Finally, Ray positioned Windows 7 as being the best platform for users, since we straddle these three worlds.

Steven Sinofsky

Next up was Steven Sinofsky,Senior VP for Windows and Windows Live Engineering Group at Microsoft. Steven’s part of the keynote was to introduce Windows 7.  Here are a couple of tidbits:

  • Windows 7 now in pre-beta
  • Today’s pre-beta represents “M3”—a feature-complete milestone on the way to Beta and eventual RTM.  (The progression is M1/M2/M3/M4/Beta)
  • The beta will come out early in 2009
  • Release still targeted at 3-yrs after the RTM of Vista, putting it at November of 2009
  • Server 2008 R2 is also in pre-beta, sharing its kernel with Windows 7

Steven mentioned three warm-fuzzies that Windows 7 would focus on:

  • Focus on the personal experience
  • Focus on connecting devices
  • Focus on bringing functionality to developers

Julie Larson-Green — Windows 7 Demo

Next up was Julie Larson-Green, Corporate VP, Windows Experience.  She took a spin through Windows 7 and showed off a number of the new features and capabilities.

New taskbar

  • Combines Alt-Tab for task switching, current taskbar, and current quick launch
  • Taskbar includes icons for running apps, as well as non-running (icons to launch apps)
  • Can even switch between IE tabs from the taskbar, or close tabs
  • Can close apps directly from the taskbar
  • Can access app’s MRU lists from the taskbar (recent files)
  • Can drag/dock windows on desktop, so that they quickly take exactly half available real estate

Windows Explorer

  • New Libraries section
    • A library is a virtual folder, providing access to one or more physical folders
    • Improved search within a library, i.e. across a subset of folders

Home networking

  • Automatic networking configuration when you plug a machine in, connecting to new “Homegroup”
  • Automatic configuration of shared resources, like printers
  • Can search across entire Homegroup (don’t need to know what machine a file lives on)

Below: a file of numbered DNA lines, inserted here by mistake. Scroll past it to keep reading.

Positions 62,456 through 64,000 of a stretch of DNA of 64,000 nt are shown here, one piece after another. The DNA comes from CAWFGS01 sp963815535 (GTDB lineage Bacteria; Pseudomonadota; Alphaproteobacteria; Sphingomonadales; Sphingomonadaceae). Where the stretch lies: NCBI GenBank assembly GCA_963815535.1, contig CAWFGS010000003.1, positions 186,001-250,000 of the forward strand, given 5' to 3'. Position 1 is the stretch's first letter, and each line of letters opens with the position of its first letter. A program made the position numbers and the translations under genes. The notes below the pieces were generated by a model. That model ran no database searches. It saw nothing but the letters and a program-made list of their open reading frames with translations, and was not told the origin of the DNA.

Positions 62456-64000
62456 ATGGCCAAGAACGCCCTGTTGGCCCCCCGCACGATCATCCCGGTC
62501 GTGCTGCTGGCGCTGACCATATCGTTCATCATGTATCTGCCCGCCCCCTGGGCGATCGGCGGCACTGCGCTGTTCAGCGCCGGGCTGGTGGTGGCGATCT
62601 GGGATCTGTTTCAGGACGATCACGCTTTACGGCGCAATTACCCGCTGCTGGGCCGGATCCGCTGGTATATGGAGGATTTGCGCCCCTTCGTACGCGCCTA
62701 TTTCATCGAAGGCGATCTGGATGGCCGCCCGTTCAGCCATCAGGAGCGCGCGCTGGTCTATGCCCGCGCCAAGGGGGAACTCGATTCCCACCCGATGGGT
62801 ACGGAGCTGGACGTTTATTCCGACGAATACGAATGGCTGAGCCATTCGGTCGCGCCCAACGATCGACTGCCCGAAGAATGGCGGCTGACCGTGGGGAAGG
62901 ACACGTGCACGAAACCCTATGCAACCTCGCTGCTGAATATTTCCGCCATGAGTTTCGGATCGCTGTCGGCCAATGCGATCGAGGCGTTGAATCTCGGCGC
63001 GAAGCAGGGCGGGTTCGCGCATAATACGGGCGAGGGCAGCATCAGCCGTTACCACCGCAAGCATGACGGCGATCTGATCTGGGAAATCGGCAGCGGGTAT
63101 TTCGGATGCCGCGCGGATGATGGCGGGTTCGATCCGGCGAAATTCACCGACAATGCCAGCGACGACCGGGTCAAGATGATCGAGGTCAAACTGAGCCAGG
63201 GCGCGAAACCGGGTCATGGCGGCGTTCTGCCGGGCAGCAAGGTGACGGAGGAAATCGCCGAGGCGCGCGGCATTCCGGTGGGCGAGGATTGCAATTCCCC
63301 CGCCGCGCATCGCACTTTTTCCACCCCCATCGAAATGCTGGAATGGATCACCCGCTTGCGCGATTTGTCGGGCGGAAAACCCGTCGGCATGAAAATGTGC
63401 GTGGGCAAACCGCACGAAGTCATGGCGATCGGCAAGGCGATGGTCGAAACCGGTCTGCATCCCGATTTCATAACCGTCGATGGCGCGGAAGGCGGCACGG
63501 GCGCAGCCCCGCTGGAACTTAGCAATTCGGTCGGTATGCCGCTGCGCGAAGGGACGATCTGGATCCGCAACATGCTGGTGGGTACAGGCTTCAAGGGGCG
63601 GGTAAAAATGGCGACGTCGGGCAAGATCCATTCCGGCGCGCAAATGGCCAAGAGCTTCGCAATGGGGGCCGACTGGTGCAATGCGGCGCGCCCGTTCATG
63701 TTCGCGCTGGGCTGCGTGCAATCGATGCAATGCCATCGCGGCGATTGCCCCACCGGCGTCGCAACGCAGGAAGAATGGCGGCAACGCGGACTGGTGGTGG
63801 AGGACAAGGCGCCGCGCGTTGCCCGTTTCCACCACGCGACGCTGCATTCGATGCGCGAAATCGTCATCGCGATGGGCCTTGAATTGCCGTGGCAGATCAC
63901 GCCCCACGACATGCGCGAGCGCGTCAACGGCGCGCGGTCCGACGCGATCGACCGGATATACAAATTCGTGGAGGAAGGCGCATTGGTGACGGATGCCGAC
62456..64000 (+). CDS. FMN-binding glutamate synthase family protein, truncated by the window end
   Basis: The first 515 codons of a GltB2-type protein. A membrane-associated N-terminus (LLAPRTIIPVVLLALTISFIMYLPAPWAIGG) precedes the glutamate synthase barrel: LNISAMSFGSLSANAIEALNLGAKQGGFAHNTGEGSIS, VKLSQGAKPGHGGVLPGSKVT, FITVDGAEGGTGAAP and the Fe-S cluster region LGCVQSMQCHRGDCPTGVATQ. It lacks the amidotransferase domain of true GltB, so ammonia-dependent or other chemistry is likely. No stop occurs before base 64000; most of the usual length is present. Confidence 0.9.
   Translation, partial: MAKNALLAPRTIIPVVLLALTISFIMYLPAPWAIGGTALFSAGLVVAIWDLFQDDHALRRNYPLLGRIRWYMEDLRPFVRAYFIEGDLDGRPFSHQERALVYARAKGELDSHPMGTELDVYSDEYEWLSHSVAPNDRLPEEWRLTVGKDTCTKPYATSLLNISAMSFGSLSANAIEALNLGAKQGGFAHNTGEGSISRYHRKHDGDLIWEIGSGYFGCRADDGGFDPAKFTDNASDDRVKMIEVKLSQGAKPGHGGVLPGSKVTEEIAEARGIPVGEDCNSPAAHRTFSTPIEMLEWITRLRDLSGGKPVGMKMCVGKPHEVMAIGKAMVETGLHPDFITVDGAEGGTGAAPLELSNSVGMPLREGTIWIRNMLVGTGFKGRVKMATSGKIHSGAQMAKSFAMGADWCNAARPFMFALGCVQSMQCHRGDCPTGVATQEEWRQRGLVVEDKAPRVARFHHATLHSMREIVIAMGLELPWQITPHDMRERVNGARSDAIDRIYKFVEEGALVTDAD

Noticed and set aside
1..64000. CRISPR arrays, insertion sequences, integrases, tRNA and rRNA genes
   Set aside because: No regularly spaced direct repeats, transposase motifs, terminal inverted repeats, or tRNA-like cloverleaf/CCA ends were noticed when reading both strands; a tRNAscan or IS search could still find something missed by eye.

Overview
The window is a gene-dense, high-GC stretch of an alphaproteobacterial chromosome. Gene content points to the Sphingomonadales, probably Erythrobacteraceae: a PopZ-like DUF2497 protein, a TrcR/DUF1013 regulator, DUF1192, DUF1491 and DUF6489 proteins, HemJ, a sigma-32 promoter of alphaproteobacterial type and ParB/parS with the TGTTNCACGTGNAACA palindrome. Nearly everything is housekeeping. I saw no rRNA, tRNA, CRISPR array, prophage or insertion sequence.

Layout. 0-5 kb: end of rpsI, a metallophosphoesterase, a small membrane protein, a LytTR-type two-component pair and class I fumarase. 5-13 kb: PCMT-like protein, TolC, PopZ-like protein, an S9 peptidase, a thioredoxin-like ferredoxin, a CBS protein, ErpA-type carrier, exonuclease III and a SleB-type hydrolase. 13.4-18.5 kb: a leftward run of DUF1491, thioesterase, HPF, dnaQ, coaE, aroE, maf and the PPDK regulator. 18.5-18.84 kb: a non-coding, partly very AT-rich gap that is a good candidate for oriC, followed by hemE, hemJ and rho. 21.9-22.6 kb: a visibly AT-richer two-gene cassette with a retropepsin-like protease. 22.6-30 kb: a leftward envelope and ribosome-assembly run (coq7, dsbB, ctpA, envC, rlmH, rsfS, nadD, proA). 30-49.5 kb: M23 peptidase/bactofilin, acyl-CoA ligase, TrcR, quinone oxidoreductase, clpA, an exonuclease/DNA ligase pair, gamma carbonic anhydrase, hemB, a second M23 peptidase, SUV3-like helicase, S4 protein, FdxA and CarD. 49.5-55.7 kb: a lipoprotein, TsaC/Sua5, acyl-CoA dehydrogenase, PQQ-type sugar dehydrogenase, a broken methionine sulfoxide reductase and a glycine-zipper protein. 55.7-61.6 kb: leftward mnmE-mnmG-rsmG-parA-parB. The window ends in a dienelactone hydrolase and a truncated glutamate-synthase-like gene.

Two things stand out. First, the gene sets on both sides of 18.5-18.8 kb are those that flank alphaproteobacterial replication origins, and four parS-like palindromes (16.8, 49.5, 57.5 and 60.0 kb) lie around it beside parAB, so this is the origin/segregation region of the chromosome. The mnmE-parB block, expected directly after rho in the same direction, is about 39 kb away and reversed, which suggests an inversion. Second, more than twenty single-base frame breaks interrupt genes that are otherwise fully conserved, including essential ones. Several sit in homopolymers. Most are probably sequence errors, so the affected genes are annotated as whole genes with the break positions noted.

Media

  • New lightweight media player
  • Media center libraries now shared & integrated with Windows Explorer
  • Right-click on media and select device to play on, e.g. home stereo

Devices

  • New Device Stage window, summarizing all the operations you can perform with a connected device (e.g. mobile device)
  • Configure the mobile device directly from this view

Gadgets

  • Can now exist on your desktop even without the sidebar being present

Miscellaneous

  • Can share desktop themes with other users
  • User has full control of what icons appear in system tray
  • New Action Center view is central place for reporting on PC’s performance and health characteristics

Multi-touch capabilities

  • Even apps that are not touch-aware can leverage basic gestures (e.g. scrolling/zooming).  Standard mouse behaviors are automatically mapped to equivalent gestures
  • Internet Explorer has been made touch-aware, for additional functionality:
    • On-screen keyboard
    • Navigate to hyperlink by touching it
    • Back/Forward with flick gesture

Applet updates

  • Wordpad gets Ribbon UI
  • MS Paint gets Ribbon UI
  • New calculator applet with separate Scientific / Programmer / Statistics modes

Sinofsky Redux

Sinofsky returned to touch on a few more points for Windows 7:

  • Connecting to Live Services
  • Vista “lessons learned”
  • How developers will view Windows 7